UCL Policy Lab


Buy now, pay later: what do manifestos mean for welfare?

14 June 2024

In this opinion essay, Dr Tom O’Grady, Associate Professor of Political Science at UCL and author of The Transformation of British Welfare Policy, explores what the general election manifestos mean for welfare policy.

A drone shot of Milton Keynes

So far this has been a ‘buy now, pay later’ campaign. Both main parties have focused on taxes. Labour have promised not to raise them – the four main ones at least – and the Tories have promised a cut to National Insurance. This leaves both committed to eye-wateringly tight budgets for most Whitehall departments. How this will be achieved has remained largely unclear. The release of party manifestos gives us a chance to look at one very big area of government spending: welfare.

Recently, pressure on the welfare budget has come from both directions. Reforms to working-age benefits have kept a lid on spending but at a considerable cost. Changes like the two-child limit, the rollout of universal credit and below-inflation rises in benefits have been highly regressive, costing the poorest fifth of families 14% of their income since 2010 according to the Resolution Foundation. Sanctioning and conditionality have added to the difficult picture for claimants, pushing many into destitution and often, towards reliance on food banks to eat. Job centres have become benefits policemen with patchy and poor-quality support to get claimants into sustainable employment. On the other hand, generous rises in the state pension and a dramatic increase in claims for disability and incapacity benefits, largely for mental health conditions, have pushed spending up.

Politically, welfare was front and centre for much of the 2010s. As I documented in my recent book on the subject, the decade began with tough rhetoric from both parties and a culture of deriding benefits claimants in the press and on TV. Later, Labour softened its stance considerably as reforms started to hit the poorest. This was reflected in the media and then in public opinion too. I showed in a recent report that this has left the public at its most positive about the benefits system since the early 1990s. This provides an opportune moment for new thinking on how to make the system work better for the poorest in society. Instead, both main parties have provided frustratingly little detail, and little challenge to the status quo.

First, the Conservatives. To achieve their headline-grabbing cut to national insurance they have pencilled in further reductions in the working-age benefit bill. They aim to cut £12bn per year by clamping down on access to long-term sickness benefits, chiefly for mental health conditions, together with more tightening of sanctioning and conditionality for the unemployed. Savings of this scale look optimistic at best and wildly unlikely at worst. The evidence base that sanctioning and conditionality lead to long-term employment is very poor, as emphasised by the Joseph Rowntree Foundation. Indeed, it may be partly behind the recent rise in spending on incapacity benefits as people are simply displaced from one benefits pot to another. Past attempts at reforming incapacity benefits have never achieved savings on this scale. Doing so would probably require extensive – and expensive – new spending on mental health services.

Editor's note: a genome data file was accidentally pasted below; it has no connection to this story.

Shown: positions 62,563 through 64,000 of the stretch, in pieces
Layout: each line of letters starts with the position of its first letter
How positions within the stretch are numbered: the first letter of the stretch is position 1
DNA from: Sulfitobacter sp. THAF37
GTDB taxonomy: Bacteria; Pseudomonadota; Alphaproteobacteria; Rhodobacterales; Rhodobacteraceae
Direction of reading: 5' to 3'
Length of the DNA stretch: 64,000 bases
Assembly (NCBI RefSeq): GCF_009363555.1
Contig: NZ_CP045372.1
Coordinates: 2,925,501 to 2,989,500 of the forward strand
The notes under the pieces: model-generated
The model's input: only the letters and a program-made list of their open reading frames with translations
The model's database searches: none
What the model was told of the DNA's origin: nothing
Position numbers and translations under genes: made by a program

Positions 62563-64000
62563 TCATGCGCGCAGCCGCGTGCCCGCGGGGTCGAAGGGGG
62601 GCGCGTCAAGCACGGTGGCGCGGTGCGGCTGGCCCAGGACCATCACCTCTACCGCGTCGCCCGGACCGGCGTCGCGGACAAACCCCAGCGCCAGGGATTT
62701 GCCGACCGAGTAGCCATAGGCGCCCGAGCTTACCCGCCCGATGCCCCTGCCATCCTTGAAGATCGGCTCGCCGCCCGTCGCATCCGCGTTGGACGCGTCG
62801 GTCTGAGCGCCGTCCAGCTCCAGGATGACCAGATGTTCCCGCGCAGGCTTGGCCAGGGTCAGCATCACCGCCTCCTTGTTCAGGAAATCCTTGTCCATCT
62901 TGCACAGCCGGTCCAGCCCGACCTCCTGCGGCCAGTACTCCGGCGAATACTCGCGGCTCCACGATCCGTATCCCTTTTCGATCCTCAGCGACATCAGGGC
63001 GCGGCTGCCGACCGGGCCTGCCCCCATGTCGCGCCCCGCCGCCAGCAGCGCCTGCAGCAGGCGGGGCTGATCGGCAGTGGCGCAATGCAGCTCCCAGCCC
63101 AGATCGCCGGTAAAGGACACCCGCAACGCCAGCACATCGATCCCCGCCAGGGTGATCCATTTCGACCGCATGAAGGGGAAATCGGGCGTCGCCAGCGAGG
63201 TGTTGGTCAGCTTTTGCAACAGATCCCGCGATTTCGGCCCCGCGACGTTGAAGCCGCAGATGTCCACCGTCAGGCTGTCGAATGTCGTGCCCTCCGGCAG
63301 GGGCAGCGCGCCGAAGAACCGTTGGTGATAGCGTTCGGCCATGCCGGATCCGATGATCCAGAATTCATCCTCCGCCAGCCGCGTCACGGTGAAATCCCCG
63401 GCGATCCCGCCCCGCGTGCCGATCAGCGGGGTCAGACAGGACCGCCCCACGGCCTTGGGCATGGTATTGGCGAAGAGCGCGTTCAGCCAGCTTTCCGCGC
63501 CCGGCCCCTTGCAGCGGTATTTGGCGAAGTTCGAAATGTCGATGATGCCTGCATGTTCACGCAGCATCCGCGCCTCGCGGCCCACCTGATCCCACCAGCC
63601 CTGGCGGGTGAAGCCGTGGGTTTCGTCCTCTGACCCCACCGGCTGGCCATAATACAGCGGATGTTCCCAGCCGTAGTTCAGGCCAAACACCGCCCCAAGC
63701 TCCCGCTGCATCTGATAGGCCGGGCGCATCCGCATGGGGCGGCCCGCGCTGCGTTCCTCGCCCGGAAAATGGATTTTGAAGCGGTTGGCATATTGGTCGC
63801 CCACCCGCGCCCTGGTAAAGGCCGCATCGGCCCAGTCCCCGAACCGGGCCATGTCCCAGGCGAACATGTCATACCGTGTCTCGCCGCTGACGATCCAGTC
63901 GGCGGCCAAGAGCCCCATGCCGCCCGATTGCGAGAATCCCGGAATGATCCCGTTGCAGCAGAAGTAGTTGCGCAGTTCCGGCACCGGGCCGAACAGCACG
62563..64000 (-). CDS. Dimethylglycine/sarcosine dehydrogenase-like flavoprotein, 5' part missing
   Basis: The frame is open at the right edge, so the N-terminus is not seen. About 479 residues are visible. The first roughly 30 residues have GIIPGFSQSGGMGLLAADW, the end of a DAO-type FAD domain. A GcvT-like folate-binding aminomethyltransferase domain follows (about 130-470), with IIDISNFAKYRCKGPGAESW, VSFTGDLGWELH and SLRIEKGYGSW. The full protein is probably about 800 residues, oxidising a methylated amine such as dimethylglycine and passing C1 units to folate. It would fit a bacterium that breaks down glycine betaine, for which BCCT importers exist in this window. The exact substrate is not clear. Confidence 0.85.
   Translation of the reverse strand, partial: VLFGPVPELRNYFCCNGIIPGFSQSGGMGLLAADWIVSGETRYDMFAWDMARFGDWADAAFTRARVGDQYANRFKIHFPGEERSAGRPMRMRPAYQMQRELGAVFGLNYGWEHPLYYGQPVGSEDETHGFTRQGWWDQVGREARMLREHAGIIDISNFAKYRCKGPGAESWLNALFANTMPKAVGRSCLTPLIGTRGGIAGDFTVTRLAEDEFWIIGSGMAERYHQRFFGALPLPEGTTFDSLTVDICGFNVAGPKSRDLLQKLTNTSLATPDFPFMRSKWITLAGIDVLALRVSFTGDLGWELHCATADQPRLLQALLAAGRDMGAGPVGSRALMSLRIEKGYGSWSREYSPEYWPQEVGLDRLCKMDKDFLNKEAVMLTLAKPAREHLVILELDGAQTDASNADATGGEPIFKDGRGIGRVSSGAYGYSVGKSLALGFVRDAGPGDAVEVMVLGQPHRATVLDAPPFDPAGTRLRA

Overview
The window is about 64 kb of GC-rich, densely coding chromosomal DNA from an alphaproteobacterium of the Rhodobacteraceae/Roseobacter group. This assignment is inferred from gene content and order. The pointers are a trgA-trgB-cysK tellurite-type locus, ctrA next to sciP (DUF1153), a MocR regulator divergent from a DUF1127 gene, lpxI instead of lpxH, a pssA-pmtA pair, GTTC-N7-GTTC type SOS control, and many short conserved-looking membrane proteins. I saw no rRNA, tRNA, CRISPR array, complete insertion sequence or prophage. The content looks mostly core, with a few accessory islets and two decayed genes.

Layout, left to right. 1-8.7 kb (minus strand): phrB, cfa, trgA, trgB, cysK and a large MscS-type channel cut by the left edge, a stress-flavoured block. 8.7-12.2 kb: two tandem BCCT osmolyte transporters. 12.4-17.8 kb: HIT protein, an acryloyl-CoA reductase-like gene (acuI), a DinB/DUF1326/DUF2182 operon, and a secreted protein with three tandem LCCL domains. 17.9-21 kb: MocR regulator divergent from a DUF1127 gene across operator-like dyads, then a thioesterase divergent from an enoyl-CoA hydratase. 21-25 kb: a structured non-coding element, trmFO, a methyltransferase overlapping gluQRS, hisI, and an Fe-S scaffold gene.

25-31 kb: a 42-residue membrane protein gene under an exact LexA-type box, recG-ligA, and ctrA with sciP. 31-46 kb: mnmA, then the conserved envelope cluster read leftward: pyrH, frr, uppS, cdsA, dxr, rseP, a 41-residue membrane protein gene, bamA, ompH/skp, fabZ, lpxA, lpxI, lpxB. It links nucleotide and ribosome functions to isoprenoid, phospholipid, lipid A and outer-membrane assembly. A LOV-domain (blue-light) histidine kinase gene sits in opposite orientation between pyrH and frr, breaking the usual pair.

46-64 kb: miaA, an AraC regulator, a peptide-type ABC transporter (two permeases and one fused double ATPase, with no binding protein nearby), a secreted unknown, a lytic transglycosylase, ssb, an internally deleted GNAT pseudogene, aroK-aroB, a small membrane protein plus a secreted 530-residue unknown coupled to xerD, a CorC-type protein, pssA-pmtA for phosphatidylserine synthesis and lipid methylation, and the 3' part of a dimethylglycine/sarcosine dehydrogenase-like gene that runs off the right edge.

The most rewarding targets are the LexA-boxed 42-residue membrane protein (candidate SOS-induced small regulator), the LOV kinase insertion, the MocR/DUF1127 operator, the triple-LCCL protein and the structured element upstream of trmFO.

If the Conservative plans appear unrealistic, Labour’s manifesto is heavy on rhetoric but light on specifics.  There are commitments to ‘review’ universal credit and to ‘reform or replace’ Work Capability Assessments, which disability rights campaigners have condemned as intrusive and unfair. There is also a notable change in mood music with a promise to “end mass dependence on emergency food parcels, which is a moral scar on our society” together with strong commitments to tackle child poverty and improve employment support services. None of this, though, adds up to a coherent programme of change – Labour’s election buzzword. Their manifesto gives the impression of a party that has not made its mind up. We could be in for a fundamental rethink of the system or - perhaps more likely - a Labour government would continue the status quo but soften the system’s hardest edges. I expect an early internal row over the two-child limit on benefits. Reversing it would be a startlingly cheap way to tackle child poverty, bringing 250,000 children out of poverty at a cost of just £1.3bn. Such a commitment features prominently in the Liberal Democrat manifesto but has been explicitly ruled out by Labour, despite its own shadow health secretary saying of the policy "I wish it wasn't there". Discussion of the UK’s rising destitution and reliance on food banks feels strikingly absent from the campaign so far.

Finally, commitments on state pension spending have been much more concrete. Both main parties are fully committed to the ‘triple lock’ which has maintained the real value of state pensions and done much to address pensioner poverty.

So where does this leave us in our ‘buy now, pay later’ election campaign? I would not expect much downward movement in the welfare bill if either main party comes to power. Under any future Labour government, there will be pressure for more radical changes and the political space to implement them. Whether the party will do so is not at all clear so far.

Dr Tom O’Grady is an Associate Professor of Political Science at UCL and author of The Transformation of British Welfare Policy (OUP, 2022)